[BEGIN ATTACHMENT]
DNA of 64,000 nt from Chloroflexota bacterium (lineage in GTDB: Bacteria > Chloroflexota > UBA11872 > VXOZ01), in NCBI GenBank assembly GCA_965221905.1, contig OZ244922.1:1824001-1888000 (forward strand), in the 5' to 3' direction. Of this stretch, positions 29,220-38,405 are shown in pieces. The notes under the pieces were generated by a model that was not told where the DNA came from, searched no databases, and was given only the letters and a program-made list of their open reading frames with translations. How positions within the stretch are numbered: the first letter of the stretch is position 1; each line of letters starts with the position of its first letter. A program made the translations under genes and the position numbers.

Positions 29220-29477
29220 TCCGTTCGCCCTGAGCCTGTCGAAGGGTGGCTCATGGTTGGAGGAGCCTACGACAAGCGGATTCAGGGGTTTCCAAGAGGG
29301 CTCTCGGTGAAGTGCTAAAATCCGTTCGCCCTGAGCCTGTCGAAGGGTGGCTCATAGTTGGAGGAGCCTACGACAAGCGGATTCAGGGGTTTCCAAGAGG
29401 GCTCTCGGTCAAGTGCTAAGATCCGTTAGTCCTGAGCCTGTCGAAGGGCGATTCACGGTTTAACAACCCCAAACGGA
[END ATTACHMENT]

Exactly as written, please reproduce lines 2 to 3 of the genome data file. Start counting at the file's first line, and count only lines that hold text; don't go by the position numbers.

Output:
Positions 29220-29477
29220 TCCGTTCGCCCTGAGCCTGTCGAAGGGTGGCTCATGGTTGGAGGAGCCTACGACAAGCGGATTCAGGGGTTTCCAAGAGGG